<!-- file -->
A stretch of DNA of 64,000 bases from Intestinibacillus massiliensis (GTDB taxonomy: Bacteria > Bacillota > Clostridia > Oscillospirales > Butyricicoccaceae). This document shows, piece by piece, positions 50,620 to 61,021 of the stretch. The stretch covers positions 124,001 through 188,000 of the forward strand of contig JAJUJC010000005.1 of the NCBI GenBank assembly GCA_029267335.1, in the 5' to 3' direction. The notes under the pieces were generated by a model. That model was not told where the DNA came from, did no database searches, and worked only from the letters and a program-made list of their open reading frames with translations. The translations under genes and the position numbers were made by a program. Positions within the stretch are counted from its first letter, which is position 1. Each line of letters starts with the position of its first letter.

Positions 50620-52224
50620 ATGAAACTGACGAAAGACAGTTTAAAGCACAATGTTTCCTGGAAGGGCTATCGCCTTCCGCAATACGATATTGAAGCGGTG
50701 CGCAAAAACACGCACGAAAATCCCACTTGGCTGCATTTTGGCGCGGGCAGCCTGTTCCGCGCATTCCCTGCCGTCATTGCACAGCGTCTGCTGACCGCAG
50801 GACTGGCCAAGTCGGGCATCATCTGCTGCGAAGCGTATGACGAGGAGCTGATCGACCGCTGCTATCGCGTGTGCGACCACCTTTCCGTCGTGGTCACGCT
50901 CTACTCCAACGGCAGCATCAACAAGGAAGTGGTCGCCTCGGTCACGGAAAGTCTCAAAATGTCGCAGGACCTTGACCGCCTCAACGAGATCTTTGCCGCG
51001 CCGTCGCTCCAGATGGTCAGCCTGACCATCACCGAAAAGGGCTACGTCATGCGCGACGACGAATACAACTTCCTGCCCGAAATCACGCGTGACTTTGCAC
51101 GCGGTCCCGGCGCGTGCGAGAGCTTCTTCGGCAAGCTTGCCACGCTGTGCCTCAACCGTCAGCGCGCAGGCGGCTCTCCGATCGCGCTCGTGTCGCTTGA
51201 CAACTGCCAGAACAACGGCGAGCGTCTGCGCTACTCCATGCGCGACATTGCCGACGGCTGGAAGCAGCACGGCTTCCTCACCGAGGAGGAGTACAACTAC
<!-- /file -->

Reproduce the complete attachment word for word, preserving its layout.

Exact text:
A stretch of DNA of 64,000 bases from Intestinibacillus massiliensis (GTDB taxonomy: Bacteria > Bacillota > Clostridia > Oscillospirales > Butyricicoccaceae). This document shows, piece by piece, positions 50,620 to 61,021 of the stretch. The stretch covers positions 124,001 through 188,000 of the forward strand of contig JAJUJC010000005.1 of the NCBI GenBank assembly GCA_029267335.1, in the 5' to 3' direction. The notes under the pieces were generated by a model. That model was not told where the DNA came from, did no database searches, and worked only from the letters and a program-made list of their open reading frames with translations. The translations under genes and the position numbers were made by a program. Positions within the stretch are counted from its first letter, which is position 1. Each line of letters starts with the position of its first letter.

Positions 50620-52224
50620 ATGAAACTGACGAAAGACAGTTTAAAGCACAATGTTTCCTGGAAGGGCTATCGCCTTCCGCAATACGATATTGAAGCGGTG
50701 CGCAAAAACACGCACGAAAATCCCACTTGGCTGCATTTTGGCGCGGGCAGCCTGTTCCGCGCATTCCCTGCCGTCATTGCACAGCGTCTGCTGACCGCAG
50801 GACTGGCCAAGTCGGGCATCATCTGCTGCGAAGCGTATGACGAGGAGCTGATCGACCGCTGCTATCGCGTGTGCGACCACCTTTCCGTCGTGGTCACGCT
50901 CTACTCCAACGGCAGCATCAACAAGGAAGTGGTCGCCTCGGTCACGGAAAGTCTCAAAATGTCGCAGGACCTTGACCGCCTCAACGAGATCTTTGCCGCG
51001 CCGTCGCTCCAGATGGTCAGCCTGACCATCACCGAAAAGGGCTACGTCATGCGCGACGACGAATACAACTTCCTGCCCGAAATCACGCGTGACTTTGCAC
51101 GCGGTCCCGGCGCGTGCGAGAGCTTCTTCGGCAAGCTTGCCACGCTGTGCCTCAACCGTCAGCGCGCAGGCGGCTCTCCGATCGCGCTCGTGTCGCTTGA
51201 CAACTGCCAGAACAACGGCGAGCGTCTGCGCTACTCCATGCGCGACATTGCCGACGGCTGGAAGCAGCACGGCTTCCTCACCGAGGAGGAGTACAACTAC